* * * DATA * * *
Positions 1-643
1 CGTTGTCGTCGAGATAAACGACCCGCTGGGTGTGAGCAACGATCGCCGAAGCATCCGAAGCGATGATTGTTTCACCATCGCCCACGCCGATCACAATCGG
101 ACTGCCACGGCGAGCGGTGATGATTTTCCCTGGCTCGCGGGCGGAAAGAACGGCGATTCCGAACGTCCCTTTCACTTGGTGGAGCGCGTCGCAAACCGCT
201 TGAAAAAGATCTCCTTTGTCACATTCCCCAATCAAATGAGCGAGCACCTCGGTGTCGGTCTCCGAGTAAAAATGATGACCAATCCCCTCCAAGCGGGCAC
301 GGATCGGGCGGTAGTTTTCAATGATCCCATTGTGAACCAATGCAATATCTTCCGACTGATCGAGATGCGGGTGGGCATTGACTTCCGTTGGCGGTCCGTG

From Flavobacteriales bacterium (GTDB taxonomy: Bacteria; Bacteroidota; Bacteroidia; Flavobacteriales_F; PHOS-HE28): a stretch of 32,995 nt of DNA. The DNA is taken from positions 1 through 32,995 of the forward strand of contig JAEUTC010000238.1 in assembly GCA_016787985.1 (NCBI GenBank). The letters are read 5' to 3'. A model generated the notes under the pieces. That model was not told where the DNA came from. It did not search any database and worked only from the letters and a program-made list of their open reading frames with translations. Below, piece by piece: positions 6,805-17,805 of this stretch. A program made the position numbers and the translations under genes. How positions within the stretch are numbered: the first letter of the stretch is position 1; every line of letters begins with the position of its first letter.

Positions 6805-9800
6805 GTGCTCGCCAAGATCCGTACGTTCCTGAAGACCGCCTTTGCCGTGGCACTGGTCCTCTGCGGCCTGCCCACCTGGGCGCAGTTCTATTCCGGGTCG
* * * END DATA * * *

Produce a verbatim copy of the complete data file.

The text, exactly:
Positions 1-643
1 CGTTGTCGTCGAGATAAACGACCCGCTGGGTGTGAGCAACGATCGCCGAAGCATCCGAAGCGATGATTGTTTCACCATCGCCCACGCCGATCACAATCGG
101 ACTGCCACGGCGAGCGGTGATGATTTTCCCTGGCTCGCGGGCGGAAAGAACGGCGATTCCGAACGTCCCTTTCACTTGGTGGAGCGCGTCGCAAACCGCT
201 TGAAAAAGATCTCCTTTGTCACATTCCCCAATCAAATGAGCGAGCACCTCGGTGTCGGTCTCCGAGTAAAAATGATGACCAATCCCCTCCAAGCGGGCAC
301 GGATCGGGCGGTAGTTTTCAATGATCCCATTGTGAACCAATGCAATATCTTCCGACTGATCGAGATGCGGGTGGGCATTGACTTCCGTTGGCGGTCCGTG

From Flavobacteriales bacterium (GTDB taxonomy: Bacteria; Bacteroidota; Bacteroidia; Flavobacteriales_F; PHOS-HE28): a stretch of 32,995 nt of DNA. The DNA is taken from positions 1 through 32,995 of the forward strand of contig JAEUTC010000238.1 in assembly GCA_016787985.1 (NCBI GenBank). The letters are read 5' to 3'. A model generated the notes under the pieces. That model was not told where the DNA came from. It did not search any database and worked only from the letters and a program-made list of their open reading frames with translations. Below, piece by piece: positions 6,805-17,805 of this stretch. A program made the position numbers and the translations under genes. How positions within the stretch are numbered: the first letter of the stretch is position 1; every line of letters begins with the position of its first letter.

Positions 6805-9800
6805 GTGCTCGCCAAGATCCGTACGTTCCTGAAGACCGCCTTTGCCGTGGCACTGGTCCTCTGCGGCCTGCCCACCTGGGCGCAGTTCTATTCCGGGTCG